Almost half of manufacturers believe high costs against a backdrop of insufficient budgets present a significant challenge to net zero, citing recent headwinds such as rising inflation (75%) and interest rates (54%) as having had a negative impact on their sustainability goals.

However, investments in decarbonising operations can help futureproof manufacturers, paying dividends down the line. When Hillbrush needed to move to a new premises, it chose to construct one with sustainability at its core. The building is equipped with solar panels, energy efficient lighting, water pumps and lighting with sensors, which all drive down its emissions.

What’s more, investments in sustainability measures can even help businesses overcome the rising cost they believe is representing the largest barrier to decarbonisation – energy prices, which was named by manufacturers as the single largest factor (79%) having a negative impact on their net zero efforts.

ANT Industries, an aerospace parts manufacturer based in Warwickshire, is one such business which has invested in measures to reduce its energy costs as well as carbon emissions. It has installed 13,000 sq ft of solar panels on the roof of its factory, where it manufactures and assembles complex components for the aerospace and power generation industries. The new system has significantly cut ANT Industries’ energy bills by providing almost a third of its energy requirement, while also reducing its CO2 emissions by 23.2 tonnes per year. Across the industry, more than a third (35%) of businesses are already sourcing renewable energy in some form to reduce their costs and cut emissions.

Manufacturers also aren’t required to bear these costs alone. Utilising funding can help protect cashflow over the payback period for an investment. A quarter (25%) of SME manufacturers working towards net zero are using government grants to support them, while a similar percentage are taking advantage of green finance products from banks and other financial institutions (23%). In the case of ANT Industries, its solar panels were funded via Lloyds Bank’s Clean Growth Financing Initiative, which provides customers with access to discounted lending for green purposes, and a grant from the government’s Coventry and Warwickshire Green Business Programme.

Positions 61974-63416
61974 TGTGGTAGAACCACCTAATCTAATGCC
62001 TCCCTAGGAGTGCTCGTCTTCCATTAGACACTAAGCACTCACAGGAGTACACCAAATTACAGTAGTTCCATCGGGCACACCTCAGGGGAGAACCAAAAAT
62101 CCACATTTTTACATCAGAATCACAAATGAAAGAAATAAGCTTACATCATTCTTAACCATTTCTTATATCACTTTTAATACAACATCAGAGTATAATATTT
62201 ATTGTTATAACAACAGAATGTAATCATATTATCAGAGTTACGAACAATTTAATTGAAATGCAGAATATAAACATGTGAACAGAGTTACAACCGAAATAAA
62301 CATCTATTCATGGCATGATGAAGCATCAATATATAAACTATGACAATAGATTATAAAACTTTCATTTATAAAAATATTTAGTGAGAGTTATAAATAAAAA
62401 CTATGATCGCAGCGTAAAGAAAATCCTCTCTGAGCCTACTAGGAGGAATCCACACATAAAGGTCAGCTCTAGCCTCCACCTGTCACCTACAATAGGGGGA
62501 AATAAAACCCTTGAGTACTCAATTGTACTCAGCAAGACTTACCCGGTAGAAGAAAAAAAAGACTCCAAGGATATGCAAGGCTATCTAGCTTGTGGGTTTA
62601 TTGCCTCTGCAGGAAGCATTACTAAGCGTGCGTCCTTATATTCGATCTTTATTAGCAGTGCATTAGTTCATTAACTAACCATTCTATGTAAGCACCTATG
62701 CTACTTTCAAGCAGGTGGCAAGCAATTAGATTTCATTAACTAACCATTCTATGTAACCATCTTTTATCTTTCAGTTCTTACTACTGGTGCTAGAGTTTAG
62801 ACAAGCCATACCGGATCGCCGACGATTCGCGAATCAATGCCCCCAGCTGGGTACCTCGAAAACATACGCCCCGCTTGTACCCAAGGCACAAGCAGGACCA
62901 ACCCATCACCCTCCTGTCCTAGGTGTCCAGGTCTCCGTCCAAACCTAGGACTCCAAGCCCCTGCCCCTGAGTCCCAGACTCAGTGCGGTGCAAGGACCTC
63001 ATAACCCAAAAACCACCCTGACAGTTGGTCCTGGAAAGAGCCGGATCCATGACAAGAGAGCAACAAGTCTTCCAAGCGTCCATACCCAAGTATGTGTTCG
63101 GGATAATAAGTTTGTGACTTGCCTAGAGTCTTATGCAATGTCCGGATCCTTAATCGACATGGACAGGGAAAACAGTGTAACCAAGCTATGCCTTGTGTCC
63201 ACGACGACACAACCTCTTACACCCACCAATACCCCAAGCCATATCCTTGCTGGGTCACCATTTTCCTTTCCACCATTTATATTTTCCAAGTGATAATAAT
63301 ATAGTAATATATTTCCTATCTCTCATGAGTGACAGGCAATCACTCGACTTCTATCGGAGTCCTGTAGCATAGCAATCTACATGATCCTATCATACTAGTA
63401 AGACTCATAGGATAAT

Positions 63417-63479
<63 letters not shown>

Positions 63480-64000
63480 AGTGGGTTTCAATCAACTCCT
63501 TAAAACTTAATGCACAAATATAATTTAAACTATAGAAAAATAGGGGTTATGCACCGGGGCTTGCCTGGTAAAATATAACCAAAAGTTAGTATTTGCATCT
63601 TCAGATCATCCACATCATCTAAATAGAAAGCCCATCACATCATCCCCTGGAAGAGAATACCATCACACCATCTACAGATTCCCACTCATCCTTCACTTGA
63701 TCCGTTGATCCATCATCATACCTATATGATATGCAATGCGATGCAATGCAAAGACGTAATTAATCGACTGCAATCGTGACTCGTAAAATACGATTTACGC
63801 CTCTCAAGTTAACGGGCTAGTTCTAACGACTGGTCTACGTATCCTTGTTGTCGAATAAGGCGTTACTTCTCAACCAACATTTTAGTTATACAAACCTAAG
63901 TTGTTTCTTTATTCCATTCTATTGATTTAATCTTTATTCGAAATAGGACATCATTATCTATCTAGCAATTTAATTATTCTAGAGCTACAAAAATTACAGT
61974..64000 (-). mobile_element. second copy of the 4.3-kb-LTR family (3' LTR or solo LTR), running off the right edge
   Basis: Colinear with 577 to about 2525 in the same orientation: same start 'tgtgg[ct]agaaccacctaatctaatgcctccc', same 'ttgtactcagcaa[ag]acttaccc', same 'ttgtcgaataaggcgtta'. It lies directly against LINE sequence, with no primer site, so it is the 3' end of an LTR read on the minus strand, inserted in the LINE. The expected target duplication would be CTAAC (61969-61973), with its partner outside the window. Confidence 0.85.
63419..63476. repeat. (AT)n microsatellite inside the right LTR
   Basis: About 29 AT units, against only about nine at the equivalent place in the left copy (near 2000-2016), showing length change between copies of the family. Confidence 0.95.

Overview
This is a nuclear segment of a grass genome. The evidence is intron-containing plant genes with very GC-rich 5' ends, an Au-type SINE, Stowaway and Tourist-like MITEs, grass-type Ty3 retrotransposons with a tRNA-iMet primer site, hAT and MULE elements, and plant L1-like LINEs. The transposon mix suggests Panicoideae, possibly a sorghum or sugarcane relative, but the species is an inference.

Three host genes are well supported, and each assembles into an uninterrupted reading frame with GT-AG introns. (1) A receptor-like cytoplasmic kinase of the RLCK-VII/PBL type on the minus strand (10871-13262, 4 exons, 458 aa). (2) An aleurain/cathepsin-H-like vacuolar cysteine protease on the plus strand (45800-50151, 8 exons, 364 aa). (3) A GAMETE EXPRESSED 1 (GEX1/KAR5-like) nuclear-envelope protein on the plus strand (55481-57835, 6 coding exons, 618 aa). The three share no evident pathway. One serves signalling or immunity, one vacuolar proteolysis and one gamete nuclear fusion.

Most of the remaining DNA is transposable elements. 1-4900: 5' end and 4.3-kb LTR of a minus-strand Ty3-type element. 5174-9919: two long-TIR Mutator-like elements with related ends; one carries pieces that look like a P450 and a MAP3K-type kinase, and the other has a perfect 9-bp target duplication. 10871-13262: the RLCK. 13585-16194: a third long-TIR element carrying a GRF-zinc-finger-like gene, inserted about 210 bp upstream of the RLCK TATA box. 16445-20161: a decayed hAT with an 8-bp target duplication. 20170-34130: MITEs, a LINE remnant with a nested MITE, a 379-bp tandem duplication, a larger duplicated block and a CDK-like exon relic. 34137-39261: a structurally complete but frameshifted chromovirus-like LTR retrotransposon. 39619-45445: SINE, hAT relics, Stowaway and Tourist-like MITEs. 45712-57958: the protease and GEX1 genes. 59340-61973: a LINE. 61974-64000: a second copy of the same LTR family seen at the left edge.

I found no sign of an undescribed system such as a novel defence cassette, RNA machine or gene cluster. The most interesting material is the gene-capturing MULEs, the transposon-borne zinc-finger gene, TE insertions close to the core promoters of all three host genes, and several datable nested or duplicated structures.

Gaining clarity

Another key issue facing manufacturers working towards net zero is complexity – both in measuring their own environmental performance or impact (38% named as a challenge), and in reducing emissions beyond their own processes due to the complexity of manufacturing supply chains (32%).

It’s no secret that manufacturers have faced supply chain disruption over the past few years, with 63% saying it has negatively impacted their journey to net zero. Unexpected global events such as the pandemic and the Russia-Ukraine War, as well as Brexit regulations, have forced many manufacturers to switch suppliers at short notice, with sustainability and clarity on suppliers’ emissions sometimes having to take a backseat to availability or cost.